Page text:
Hans Jendretzky

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Hans Jendretzky during a Jugendweihe, 1972.

Hans Jendretzky (20 July 1897 in Berlin – 2 July 1992 in Berlin) was a German Communist politician. He was a prominent politician of the Socialist Unity Party (SED) in the German Democratic Republic (East Germany).

He became a member of the Independent Social Democratic Party of Germany in 1919 and of the Communist Party of Germany (KPD) in 1920. In the 1920s, he was one of the most prominents members of the KPD, and was head of the Roter Frontkämpferbund in Berlin. He was a member of the Parliament of Prussia from 1928 to 1932. In 1934, he was sentenced to three years of prison, being charged with "conspiracy to commit high treason."[1]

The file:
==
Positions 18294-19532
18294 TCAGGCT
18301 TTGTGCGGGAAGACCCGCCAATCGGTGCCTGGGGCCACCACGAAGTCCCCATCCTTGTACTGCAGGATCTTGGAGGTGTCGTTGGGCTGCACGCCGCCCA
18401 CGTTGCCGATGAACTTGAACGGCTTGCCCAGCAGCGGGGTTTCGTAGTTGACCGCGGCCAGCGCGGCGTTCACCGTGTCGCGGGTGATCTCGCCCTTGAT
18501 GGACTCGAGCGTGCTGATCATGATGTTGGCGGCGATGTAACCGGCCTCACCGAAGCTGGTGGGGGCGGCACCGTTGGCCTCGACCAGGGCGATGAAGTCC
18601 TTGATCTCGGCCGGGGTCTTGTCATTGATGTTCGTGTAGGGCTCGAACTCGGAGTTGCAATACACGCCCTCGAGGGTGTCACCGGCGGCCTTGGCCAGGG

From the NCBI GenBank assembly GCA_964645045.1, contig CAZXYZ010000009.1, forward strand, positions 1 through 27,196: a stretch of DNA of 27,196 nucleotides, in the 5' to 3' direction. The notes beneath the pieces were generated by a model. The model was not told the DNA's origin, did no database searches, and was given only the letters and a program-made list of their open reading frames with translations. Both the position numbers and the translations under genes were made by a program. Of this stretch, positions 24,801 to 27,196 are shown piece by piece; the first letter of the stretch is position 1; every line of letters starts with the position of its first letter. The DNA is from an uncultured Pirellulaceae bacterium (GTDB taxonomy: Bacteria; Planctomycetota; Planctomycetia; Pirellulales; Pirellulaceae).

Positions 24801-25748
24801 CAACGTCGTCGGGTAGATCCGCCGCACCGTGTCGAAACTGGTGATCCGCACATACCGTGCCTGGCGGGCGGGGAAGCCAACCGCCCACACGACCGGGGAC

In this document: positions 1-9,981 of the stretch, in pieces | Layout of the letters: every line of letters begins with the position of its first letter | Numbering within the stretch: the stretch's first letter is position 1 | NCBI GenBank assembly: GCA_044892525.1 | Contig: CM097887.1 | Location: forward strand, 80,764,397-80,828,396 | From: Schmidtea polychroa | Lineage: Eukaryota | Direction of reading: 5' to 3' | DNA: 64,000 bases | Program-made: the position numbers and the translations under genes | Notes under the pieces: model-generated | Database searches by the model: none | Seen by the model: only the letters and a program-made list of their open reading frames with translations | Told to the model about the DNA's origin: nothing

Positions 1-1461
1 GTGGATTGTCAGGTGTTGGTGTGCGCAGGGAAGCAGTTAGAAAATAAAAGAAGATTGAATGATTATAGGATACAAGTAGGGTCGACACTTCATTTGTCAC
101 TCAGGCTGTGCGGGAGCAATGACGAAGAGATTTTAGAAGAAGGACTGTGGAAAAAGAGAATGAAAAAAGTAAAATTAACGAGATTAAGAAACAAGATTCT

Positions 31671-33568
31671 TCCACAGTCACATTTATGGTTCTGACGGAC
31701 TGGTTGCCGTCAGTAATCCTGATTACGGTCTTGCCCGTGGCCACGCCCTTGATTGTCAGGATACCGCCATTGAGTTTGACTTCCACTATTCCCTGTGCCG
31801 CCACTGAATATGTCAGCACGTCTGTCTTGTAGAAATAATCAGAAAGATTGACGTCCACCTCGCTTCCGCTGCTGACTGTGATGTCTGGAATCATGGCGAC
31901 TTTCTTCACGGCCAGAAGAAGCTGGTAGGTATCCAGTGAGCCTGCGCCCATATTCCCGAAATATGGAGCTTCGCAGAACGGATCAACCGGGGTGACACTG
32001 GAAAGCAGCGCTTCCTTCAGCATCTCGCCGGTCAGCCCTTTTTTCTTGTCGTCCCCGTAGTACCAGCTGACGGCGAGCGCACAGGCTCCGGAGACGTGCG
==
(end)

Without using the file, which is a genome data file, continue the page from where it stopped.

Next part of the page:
After World War II, he became active in communist politics in the Soviet Occupation Zone, and was president of the Free German Trade Union Federation (FDGB) 1946-1948, First Secretary (head) of the East Berlin SED district from 1948 to 1953. He was a candidate to the politburo from 1950, deputy minister of the Interior from 1957 to 1960, a member of the SED central committee 1957-1989, member of the Volkskammer 1950-1954 and 1958-1989.

Jendretzky famously denounced the Freedom Bell in western Berlin, a gift from Americans as a sign of the fight against communism in Europe, as the "death bell", warning: "The rope of the death bell will become the gallows rope for those who ring it."[2]

Literature[edit]

  • Hermann Weber/Andreas Herbst: Deutsche Kommunisten. Biographisches Handbuch 1918 bis 1945, Berlin: Karl Dietz Verlag 2004, S. 344-345 ISBN 3-320-02044-7

References[edit]

  1. ^ http://bundesstiftung-aufarbeitung.de/wer-war-wer-in-der-ddr-%2363%3B-1424.html?ID=1575
  2. ^ Arch Puddington, Broadcasting Freedom: The Cold War Triumph of Radio Free Europe and Radio Liberty, 2003, p. 21

External links[edit]